When I was young, I got caught between a bully and a locked door. Had not another boy come along with the courage to tell the bully to stand down, I am not sure what might have happened. Of all the reasons the boys behaved differently in that situation, one was most likely parenting. Many of us teach our girls to question stereotypes and develop their whole selves. It is equally important not to assume our boys will figure it out alone. In a world of mixed messages and competing views of masculinity, nothing could be further from the truth.
Two thousand years ago, Paul taught his protégé, Timothy, to “treat… older women as mothers and younger women as sisters with absolute purity” (1 Tim 5:1-2). Considering the culture of the day, this is an astounding statement, but I want to focus on one crucial aspect. Paul understood the importance of teaching young men how to interact respectfully with girls and women. We do well to learn from his example. Not because women are weak but because treating everyone well is the right thing to do (Eph 5:1-3, Phil 2:4, Co. 3:12-14).
The way we treat others is often a reflection of the way we view ourselves. Learning to respect oneself in healthy ways does not lead to arrogance or entitlement. It leads to a sense of security in oneself, one that is not dependent on proving something or elevating itself at the expense of others. Society presents masculinity as something that needs to dominate, winning through competition and aggression, and as something easily lost by perceived weakness. What a burden for young men to carry and what a deterrent to healthy relationships.
Children don’t imitate what we tell them; they imitate what they see. Everyone does. For example, boys who grow up around sexist jokes are likely to think differently than those surrounded by men who treat women as equals. Dads, grandpas, and uncles who have been socialized to prove their masculinity toxically or have been shown that male privilege is normative may need to do some personal work to break the cycle. Research establishes what we have long wondered: there are strong links between masculine anxiety and the ill-treatment of women and girls.
Similarly, boys who grow up around women who put themselves down or allow themselves to be pushed around may grow up thinking women need to be protected or are easy targets of disrespect or dishonorable acts. Moms, aunties, and grandmas who have been socialized to self-silence or use their femininity in unhealthy ways may need to do some personal work to break the cycle. Boys who grow up around well-adjusted, confident, competent women will be less likely to put women down or see them primarily as threats. While numerous family structures can provide this, one study found that boys whose mothers were employed were more likely to do more chores around the house and to hold egalitarian worldviews.
Our children are exposed to media that portray women as voiceless. You may have heard of the Bechdel Test that measures how movies portray women. Specifically, it points out which films have at least two women who talk to each other about something other than a man. Sadly, the number of movies that pass this simple test is quite low. We need to teach our children to think critically about media messaging—and at younger ages than we might think. The average age of boys’ first exposure to pornography is 11 and is often offered to our boys as fun, secretive, and part of “being a man.” They need to hear about its devastating effects and learn strategies for how to respond when it is presented.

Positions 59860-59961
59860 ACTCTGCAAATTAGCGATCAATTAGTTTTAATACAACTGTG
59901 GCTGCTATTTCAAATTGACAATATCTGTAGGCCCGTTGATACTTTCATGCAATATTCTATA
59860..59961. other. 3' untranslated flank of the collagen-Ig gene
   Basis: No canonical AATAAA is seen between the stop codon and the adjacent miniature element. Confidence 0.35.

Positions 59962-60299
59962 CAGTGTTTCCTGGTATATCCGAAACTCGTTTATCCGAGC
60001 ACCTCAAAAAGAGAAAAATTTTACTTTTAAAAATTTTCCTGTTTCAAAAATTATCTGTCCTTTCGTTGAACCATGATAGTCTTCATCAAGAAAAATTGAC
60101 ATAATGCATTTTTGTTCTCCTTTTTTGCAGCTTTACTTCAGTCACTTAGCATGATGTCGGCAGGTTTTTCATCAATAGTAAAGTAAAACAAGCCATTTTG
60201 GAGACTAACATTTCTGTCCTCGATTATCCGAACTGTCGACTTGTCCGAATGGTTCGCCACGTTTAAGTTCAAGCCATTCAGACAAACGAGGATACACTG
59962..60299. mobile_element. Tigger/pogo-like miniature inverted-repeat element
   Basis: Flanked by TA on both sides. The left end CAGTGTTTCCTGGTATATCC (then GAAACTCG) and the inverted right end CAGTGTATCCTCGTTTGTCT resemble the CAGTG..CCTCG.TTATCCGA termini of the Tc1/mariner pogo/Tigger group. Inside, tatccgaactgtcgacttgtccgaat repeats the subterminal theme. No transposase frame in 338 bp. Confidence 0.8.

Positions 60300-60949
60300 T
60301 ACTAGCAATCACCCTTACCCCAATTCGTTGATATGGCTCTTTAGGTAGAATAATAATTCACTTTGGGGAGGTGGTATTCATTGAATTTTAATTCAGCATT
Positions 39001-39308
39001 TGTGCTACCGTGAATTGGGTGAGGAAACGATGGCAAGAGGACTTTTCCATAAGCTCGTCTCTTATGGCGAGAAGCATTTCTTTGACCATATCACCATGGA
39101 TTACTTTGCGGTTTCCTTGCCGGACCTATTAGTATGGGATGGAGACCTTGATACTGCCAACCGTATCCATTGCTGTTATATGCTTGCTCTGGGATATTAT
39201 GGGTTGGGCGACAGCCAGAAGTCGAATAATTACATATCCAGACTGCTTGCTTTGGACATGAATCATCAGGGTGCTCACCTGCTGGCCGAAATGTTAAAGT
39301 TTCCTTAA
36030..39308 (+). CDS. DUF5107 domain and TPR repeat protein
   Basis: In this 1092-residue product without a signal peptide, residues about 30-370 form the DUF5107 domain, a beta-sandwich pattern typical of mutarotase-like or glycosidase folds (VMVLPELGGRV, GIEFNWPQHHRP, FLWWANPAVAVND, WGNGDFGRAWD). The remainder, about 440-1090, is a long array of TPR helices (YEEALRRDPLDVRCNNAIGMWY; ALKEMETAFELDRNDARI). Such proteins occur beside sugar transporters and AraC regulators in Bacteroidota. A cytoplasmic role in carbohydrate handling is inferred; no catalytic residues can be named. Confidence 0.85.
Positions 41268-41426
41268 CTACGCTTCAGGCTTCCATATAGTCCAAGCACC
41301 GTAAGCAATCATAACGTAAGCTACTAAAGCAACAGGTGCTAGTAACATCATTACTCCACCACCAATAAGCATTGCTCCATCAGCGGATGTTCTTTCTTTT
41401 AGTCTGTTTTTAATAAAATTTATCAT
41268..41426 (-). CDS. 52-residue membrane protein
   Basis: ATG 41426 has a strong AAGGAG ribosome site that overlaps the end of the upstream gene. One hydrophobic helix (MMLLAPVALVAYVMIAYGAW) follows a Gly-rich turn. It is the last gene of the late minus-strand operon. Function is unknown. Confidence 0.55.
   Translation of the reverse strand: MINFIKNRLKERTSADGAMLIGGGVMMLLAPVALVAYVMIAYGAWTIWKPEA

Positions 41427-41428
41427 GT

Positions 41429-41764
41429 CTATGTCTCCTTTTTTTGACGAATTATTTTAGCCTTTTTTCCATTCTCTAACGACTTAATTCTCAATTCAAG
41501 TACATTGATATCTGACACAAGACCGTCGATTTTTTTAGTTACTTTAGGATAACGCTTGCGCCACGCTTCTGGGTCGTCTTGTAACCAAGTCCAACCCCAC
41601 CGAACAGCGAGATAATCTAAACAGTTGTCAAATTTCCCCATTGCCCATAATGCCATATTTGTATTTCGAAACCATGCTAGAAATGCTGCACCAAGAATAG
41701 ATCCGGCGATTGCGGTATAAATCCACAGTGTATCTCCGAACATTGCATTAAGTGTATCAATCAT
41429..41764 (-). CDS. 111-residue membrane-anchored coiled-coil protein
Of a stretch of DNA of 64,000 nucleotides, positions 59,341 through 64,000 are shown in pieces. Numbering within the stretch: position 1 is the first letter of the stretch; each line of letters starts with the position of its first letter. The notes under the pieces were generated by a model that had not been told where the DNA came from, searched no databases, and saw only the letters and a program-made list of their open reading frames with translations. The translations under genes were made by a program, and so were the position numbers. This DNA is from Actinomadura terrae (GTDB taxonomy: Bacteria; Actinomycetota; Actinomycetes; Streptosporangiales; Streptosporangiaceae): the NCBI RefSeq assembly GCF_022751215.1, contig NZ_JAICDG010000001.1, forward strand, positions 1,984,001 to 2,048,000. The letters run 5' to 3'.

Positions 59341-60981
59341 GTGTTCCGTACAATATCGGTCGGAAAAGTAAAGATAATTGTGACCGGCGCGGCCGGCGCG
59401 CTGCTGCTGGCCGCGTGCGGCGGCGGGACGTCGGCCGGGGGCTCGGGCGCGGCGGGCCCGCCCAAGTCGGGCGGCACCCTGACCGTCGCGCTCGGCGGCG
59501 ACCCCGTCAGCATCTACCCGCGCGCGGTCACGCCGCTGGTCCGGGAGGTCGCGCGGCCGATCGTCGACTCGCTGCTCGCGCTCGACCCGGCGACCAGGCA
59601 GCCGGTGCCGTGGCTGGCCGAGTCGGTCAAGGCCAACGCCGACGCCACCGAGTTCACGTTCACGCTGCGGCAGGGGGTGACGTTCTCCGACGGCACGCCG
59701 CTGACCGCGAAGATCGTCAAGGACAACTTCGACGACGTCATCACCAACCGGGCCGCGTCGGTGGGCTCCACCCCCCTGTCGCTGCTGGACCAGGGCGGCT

Several studies have linked gender stereotypes, dominating males, and aggression against women in movies and gaming to children’s expectations and perceptions at a critical period for their formation of these views—affecting their social development and social relationships and leading to discriminatory attitudes and behaviors in adulthood.
An American national survey found that 76% of respondents had never had a conversation with their parents about how to avoid sexually harassing others. In the same study, 70-85% of the 18-25-year-olds wished their parents had helped them prepare for a loving and lasting romantic relationship. The majority also said that their parents had never talked to them about the importance of consent.
As infants, boys and girls cry equally, but if Tony Porter is correct, by age 5, many boys have learned that it is not ok to show their feelings. This is problematic on several levels. Psychologist Jaime Nisenbaum explains that a pattern of hiding or feeling ashamed of emotions minimizes boys’ ability to be empathetic and care for themselves and others. This can lead to difficulty with compassion and intimacy. Taken to the extreme, it can manifest as aggression or bullying, and there are strong links between bullying and later sexual harassment and sexual assault.
Whatever your views of Gloria Steinem, it turns out she was right when she said: “I’m glad we’ve begun to raise our daughters more like our sons, but it will never work until we raise our sons more like our daughters.”
What if there really was an alternative to the dualistic belief that boys must be either vulnerably “unmanly” or dangerously macho? What if there was a brave way?
Jesus lived this out. A friend of men and women, he treated all with equal respect, invited them equally into meaningful conversation and community, and sent them out equally with the mission to co-create a different kind of world.
His life and teaching point to God’s ideal for human thriving: where male and female were breathed into being, marked with the image of God, and commissioned to partner in caring for and stewarding the earth (Genesis 1:26-28).
We cannot complete this commission without gender reconciliation, which is why Paul taught us to treat one another as mothers, fathers, brothers, and sisters, with absolute purity and why it is so critical that we teach our children to do the same.